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Bowers & Wilkins PX8: Two Minute Review
Sonically, the Bowers & Wilkins PX8 are now the over-ear wireless headphones to beat. We said it there. If that's all you need to hear, we wish you luck. But if you want to know why we said "sonically" instead of "overall," and why this is a four-and-a-half star review instead of a five star, read on.
The B&W PX8s are undoubtedly a brilliant new addition to our best over-ear headphones guide. But let's be clear: PX8s are expensive. There are good, tangible and understandable reasons for this: a new 40mm carbon cone drive unit replaces the bio-cellulose driver in the more affordable Bowers & Wilkins PX7 S2 and die-cast aluminum arms, shiny metal cut-out details Diamond and Nappa leather trim elevate the high-end build, but for some, anything more expensive than the AirPods Max is too rich given the current financial climate. We hear you.
But we've also heard the Bowers & Wilkins PX8 headphones and, cost-of-living crisis or not, they're exceptional.
Bowers & Wilkins admits the brief was simple: get the best wireless headphones possible while keeping the cost down. The UK-based audio specialist delivered beautifully. To put on these headphones is to experience a pride of ownership that is rarely felt even at this level; I didn't feel it with the slightly weird AirPods Max, for example. And despite the cost, the sound quality for the money here is sublime.
Any problem? Some. None of them have to do with sound - that's where these cans really shine; know this now, but that's why we took half a star off the rating in this glowing review. The cheaper Sennheiser Momentum 4 Wireless (released August 2022) offers 60 hours of battery life even with ANC implemented, and you only get 30 hours here, though that's the same as what you'll get from the Sony WH-1000XM5 (which was released in May 2022: we'd like to save you the hassle of verification). Also, ANC can't be customized, EQ settings are limited to treble and bass, and there are no great extra features.
But that's where the negatives end. Elsewhere, the Bowers & Wilkins Music app now consolidates its streaming services in one place (as long as it's Tidal, Deezer, SoundCloud or Qobuz, though B&W hopes to work with Apple Music in the future) and because this app now rules the roost, creating a black-and-white ecosystem where everything that passes through your cans can simply be transferred to your Zeppelin, Formation Wedge, or other compatible black-and-white speakers as you walk through the door.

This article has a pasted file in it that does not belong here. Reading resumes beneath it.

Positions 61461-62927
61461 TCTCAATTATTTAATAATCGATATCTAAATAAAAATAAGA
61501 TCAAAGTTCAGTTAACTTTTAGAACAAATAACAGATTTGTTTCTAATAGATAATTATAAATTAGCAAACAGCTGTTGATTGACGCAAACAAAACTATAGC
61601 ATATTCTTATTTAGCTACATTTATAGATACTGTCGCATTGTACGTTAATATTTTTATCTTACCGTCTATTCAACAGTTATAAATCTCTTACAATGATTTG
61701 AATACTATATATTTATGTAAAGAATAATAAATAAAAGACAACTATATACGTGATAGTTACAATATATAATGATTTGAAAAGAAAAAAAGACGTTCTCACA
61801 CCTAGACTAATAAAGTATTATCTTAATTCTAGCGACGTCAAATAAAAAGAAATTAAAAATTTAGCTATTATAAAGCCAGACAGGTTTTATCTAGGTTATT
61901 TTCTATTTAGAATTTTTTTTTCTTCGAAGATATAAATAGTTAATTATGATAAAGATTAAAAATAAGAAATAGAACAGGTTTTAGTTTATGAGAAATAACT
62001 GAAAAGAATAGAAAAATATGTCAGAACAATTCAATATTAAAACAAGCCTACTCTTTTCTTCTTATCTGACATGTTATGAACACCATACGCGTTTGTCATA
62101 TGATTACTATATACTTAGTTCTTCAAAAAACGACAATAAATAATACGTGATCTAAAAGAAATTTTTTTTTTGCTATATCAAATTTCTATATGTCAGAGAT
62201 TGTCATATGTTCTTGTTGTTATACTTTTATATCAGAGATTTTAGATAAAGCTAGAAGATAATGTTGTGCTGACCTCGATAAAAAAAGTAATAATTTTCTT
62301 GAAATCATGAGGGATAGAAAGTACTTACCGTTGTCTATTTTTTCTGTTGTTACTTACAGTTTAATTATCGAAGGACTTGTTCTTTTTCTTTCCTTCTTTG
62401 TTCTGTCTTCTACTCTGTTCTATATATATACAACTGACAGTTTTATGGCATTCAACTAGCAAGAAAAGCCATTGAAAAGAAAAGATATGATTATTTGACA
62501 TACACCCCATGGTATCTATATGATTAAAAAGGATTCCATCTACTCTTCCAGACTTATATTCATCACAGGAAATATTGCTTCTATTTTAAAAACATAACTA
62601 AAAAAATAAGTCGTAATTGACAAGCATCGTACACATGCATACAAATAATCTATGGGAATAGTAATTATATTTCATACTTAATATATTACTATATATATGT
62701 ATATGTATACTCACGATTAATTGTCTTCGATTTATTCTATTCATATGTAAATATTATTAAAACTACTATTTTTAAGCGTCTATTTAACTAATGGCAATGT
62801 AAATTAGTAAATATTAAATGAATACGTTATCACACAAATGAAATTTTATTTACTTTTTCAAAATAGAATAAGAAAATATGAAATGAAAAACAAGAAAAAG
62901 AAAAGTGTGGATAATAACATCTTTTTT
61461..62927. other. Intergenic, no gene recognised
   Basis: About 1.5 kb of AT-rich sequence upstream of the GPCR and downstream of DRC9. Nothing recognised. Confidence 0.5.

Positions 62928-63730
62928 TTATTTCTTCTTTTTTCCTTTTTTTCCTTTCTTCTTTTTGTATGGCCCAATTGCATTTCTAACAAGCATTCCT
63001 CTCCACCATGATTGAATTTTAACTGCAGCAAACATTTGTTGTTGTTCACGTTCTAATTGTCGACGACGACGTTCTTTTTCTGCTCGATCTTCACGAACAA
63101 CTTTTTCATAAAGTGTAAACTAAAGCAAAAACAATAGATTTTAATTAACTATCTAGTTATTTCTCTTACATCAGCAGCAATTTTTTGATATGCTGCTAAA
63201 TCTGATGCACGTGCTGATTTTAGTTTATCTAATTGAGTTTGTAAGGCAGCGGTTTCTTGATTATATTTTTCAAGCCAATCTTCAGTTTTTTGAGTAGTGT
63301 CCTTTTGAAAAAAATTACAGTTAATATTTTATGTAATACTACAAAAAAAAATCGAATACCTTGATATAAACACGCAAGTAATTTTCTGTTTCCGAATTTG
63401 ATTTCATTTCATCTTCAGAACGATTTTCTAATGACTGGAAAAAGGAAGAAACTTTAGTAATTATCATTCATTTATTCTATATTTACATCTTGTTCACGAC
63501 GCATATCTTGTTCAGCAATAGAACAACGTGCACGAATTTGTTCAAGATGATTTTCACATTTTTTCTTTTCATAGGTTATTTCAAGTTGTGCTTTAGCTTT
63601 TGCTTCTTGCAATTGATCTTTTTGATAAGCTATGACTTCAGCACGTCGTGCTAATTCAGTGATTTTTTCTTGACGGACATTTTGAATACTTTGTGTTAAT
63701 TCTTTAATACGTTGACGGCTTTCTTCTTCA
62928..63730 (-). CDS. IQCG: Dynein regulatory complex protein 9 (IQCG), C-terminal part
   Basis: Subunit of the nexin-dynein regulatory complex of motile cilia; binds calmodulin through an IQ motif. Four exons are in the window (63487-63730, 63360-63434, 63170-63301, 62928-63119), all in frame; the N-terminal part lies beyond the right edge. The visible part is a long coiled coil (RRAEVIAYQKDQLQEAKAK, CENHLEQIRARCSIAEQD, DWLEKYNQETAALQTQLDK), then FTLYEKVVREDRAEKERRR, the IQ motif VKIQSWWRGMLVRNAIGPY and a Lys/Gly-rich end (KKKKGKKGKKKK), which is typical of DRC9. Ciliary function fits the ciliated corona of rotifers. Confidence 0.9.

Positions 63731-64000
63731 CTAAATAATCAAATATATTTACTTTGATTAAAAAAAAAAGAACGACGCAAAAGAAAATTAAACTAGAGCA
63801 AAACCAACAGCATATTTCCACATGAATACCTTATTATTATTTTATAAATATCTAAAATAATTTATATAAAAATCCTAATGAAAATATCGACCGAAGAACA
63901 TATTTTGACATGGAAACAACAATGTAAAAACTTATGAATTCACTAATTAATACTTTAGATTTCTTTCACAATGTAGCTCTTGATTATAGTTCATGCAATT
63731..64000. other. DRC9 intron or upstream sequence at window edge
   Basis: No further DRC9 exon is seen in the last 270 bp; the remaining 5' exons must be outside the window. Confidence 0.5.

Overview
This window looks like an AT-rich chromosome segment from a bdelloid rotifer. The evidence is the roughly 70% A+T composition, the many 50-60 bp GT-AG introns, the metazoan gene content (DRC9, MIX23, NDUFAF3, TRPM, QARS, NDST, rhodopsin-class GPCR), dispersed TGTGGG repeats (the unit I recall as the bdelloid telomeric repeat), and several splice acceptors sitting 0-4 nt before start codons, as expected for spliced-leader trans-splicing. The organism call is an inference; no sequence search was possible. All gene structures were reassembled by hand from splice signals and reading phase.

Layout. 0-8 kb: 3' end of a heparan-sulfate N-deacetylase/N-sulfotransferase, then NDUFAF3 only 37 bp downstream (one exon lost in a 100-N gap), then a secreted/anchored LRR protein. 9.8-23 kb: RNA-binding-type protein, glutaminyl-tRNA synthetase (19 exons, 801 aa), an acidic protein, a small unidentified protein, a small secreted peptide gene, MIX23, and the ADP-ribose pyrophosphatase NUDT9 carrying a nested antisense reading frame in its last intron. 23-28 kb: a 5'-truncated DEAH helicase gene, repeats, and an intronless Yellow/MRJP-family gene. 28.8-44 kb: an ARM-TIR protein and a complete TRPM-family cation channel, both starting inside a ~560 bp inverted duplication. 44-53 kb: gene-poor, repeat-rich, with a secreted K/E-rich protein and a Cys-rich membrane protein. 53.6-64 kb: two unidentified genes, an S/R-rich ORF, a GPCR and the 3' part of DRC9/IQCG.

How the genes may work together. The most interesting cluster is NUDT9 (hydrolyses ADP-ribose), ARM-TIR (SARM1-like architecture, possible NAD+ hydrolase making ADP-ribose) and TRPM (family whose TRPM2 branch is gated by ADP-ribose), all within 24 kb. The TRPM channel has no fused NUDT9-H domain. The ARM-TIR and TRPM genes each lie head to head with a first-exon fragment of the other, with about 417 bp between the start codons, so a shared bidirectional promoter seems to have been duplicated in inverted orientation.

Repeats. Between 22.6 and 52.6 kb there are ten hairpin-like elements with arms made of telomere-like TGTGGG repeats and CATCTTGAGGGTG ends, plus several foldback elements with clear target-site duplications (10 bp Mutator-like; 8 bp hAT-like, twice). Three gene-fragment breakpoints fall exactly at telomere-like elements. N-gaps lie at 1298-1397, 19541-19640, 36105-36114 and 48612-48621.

As regular readers of TechRadar know, sound is king in this house. And the sonic performance here is detailed, snappy, spacious, musical, and just plain delicious. If you can afford it and want the best cordless cans on the market, you won't be disappointed with the PX8.
Hang it all, the PX8s are a nice set of cans. (Image credit: Future)
- Bowers & Wilkins PX8 at Crutchfield for €699 (opens in a new tab)
Bowers & Wilkins PX8 review: Price and release date
- Posted on September 28, 2022
- €699 / €599 / AU$1150
The Bowers & Wilkins PX8 are available now for €599 / £699 / AU$1150 / €699.
Expensive, we know, but this is black and white privileged territory…
Granted, there's no escaping the fact that this makes the PX8 more expensive than the Apple AirPods Max, Sennheiser's Momentum 4 Wireless (at $349 / £300 / AU$549), and the leading Sony WH-1000XM5. in its class, which costs €399 / £380 / AU$550.
And given that Sennheiser headphones have twice the resistance of the Bowers & Wilkins PX8 (and XM5, for that matter), prices are starting to look a bit ambitious...
Only that's not the case. Why? Because the sound quality makes it an exceptional purchase, that's why.
The case looks premium too, with a compartment for the two included cables (Image credit: Future)
Bowers & Wilkins Review: Features
- Excellent music app support for entire and multi-room ecosystems
- Simple and reliable physical controls in the ear
- ANC and transparency profiles cannot be customized
While the Bowers & Wilkins PX8's spec sheet is more good than great (ANC profiles include on, off, or pass-through, while EQ tabs only involve bass and treble tabs), so anyone expecting a full setup five-band EQ had no luck). ) what the PX8s do, they do very well.
There's user detection and automatic sleep (which sends them to a low-power state after 15 minutes of inactivity), both of which can be turned on or off, and the left quick action button can be customized, depending on whether you want to commute. ANC profiles or access the voice assistant of your choice.
A nice touch here is the ability to adjust the streaming quality (using your mobile data or Wi-Fi), as well as the carrier sensor, the latter to low, normal, or high. If the PX8 doesn't turn off when you pick up a handset to talk to a colleague, set it to high. Do you find that they stop unexpectedly during use? Change it to low.